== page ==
Photo courtesy of Hanna Lee
Drink&rsquos cocktail game changed Fort Point when it won Tales of the Cocktail World&rsquos Best Cocktail Bar award in 2013. Maybe it even changed Boston. The cocktails, like the food, rely on farms for the freshest ingredients, and the bar team and kitchen staff work together seamlessly. While it&rsquos impossible to make a stop at Drink without dipping thick-cut fries into malt vinegar aioli, in-the-know visitors save room for steak tartare, savory doughnut holes, the foie gras frankfurter and the ice cream sandwich of the day. Every visit feels like you received a coveted invitation to a cocktail party.
Photo courtesy of Wayne Chinnock
Vanguard Bar (Milwaukee)
Opening a food-lover&rsquos bar doesn&rsquot mean you need polished utensils and cloth napkins. Vanguard Bar, which makes its name on a list of more than 100 brown spirits, is also a sausage emporium. The top-selling sausage is the duck BLT, which comes wearing shredded lettuce, hollandaise aioli and bacon, but the bar is also home to the original Milwaukee-style bratwurst topped with cheese curds, cheddar cheese and Cheez Whiz. The 26 sausages in total tempt patrons with exotic combinations like octopus chorizo and, for vegetarians, Soy Meets World. Each link comes with a recommended beer pairing.
Photo courtesy of Vanguard Bar
Pub Royale (Chicago)
The first thing patrons check when they enter Pub Royale is the draft list at the back of the India-inspired pub. That&rsquos where a board displays a swath of low-bitterness beers and ciders because they pair best with the spicy Indian food coming out of the kitchen. Cocktails, too &mdash like an Iced Royale Chai, with whiskey, coconut, chai, cinnamon and black pepper &mdash can tame the heat. One of the most-popular dishes, Gobi Manchurian, is the ideal bar snack, with crispy cauliflower, sweet and spicy Manchurian sauce, sesame and cashews. Other favorites include the buttered paneer, India hot chicken, mussels and naan, and salt cod samosas.
Photo courtesy of Martha Williams
Trou Normand (San Francisco)
San Francisco&rsquos Trou Normand is known equally for meticulously crafted cocktails and in-house charcuterie. The drinks let French brandies and spirits take the lead, most notably Armagnac and Calvados. Trou Normand, after all, refers to the French tradition of taking a small drink between courses to cleanse the palate. The owners feel the rich, fatty flavors of cured meats stand up well to distilled spirits, hence the 40 different types of charcuterie on offer, from the familiar mortadella, bresaola and 'nduja to exotic salame like rabbit with preserved orange, cumin and cara cara. Order charcuterie by the board for the best value, and also consider the roast pork off the dinner menu.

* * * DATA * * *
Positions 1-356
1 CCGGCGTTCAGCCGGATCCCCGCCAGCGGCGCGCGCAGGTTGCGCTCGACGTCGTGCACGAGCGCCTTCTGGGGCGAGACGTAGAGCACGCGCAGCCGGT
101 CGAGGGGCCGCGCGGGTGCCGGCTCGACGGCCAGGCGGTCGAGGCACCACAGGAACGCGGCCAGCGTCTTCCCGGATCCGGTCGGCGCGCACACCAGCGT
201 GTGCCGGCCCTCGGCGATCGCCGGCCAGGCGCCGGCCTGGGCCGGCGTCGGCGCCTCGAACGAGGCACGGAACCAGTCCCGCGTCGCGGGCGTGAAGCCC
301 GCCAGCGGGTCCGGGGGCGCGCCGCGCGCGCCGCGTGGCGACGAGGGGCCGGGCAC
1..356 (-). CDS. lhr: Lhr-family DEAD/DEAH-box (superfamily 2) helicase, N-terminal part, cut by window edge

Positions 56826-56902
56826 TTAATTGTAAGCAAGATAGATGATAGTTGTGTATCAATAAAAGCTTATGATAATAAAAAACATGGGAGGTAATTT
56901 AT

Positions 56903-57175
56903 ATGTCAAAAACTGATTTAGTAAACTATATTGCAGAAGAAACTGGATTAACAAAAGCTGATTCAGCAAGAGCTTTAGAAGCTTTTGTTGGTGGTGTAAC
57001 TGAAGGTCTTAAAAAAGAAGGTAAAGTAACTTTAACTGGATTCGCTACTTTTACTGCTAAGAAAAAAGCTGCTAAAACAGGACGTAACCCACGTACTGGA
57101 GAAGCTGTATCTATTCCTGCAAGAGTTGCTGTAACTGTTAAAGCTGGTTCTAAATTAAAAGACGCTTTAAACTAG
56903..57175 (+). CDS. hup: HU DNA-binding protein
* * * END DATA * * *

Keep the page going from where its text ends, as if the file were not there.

Photo courtesy of Colin Price
The cocktails are fun to order at Nightcap because of their clever names like Tequila Mockingbird and Jalapeno Business, but the real magic lies in the fact that you can order a next-level dessert with your drinks. Take the doughnut and foie gras, for example: a ricotta beignet, lemon, pickled blueberry, foie buttercream and granola. Nightcap has plenty to entice you on the savory side, too. The roasted chicken breast with potato dauphine, black garlic, maitake mushroom and truffle jus has already emerged a winner at the still-new spot.
Photo courtesy of Kristyn Miller Photo
Cure (New Orleans)
NOLA is smitten with Cure&rsquos happy hour, which stretches seven days a week and includes 12 classic cocktails priced at $6 each. The bar&rsquos generosity during peak hours isn&rsquot the only ride worth buying tickets for on Freret Street: The seasonal cocktails are fiercely original, and the small plates are so fresh they don&rsquot feel like bar food. Chef Jason Klutts says he can&rsquot get enough of his own steak tartare, but patrons are also smitten with the pimento cheese and the crunchy, oven-fried chicken served with arugula salad.
Photo courtesy of Cure
Eat the Rich (Washington, D.C.)
Ice-cold Virginia oysters are the yin to hot hushpuppies&rsquo yang at Eat the Rich. The punk-rock bar from James Beard nominee Derek Brown is so unpretentious that the cocktails come in pitchers, oyster cages serve as chandeliers, and bartenders seem to instantly know your name. They serve Rappahannock River Oysters &mdash some of the region&rsquos best bivalves &mdash plus a slate of seafood dishes like trout hash, a fried fluke sandwich, prawn mac and cheese, and "redneck laundry," or caviar served with Route 11 potato chips. Wash it all down with the Buck Hunter, a pitcher of bourbon, house ginger syrup, lemon, soda and angostura bitters.
Photo courtesy of Scott Suchman
Euclid Hall Bar & Kitchen (Denver)
Euclid Hall borrowed drinking foods from around the world to complement its lengthy, idiosyncratic beer list (divided by types of math to indicate drinking difficulty level). That&rsquos why you&rsquoll find pad Thai pig ears served alongside Bavarian schnitzel and Canadian poutine. Where the kitchen really shines, though, is sausages. From short-rib kielbasa to boudin noir, there&rsquos something for every sip. What you&rsquoll notice is that chefs and bartenders share one counter during service &mdash a sign that the food and drink operations are as linked as their sausage.
Photo courtesy of Chad Chisholm
Armoury D.E. (Dallas)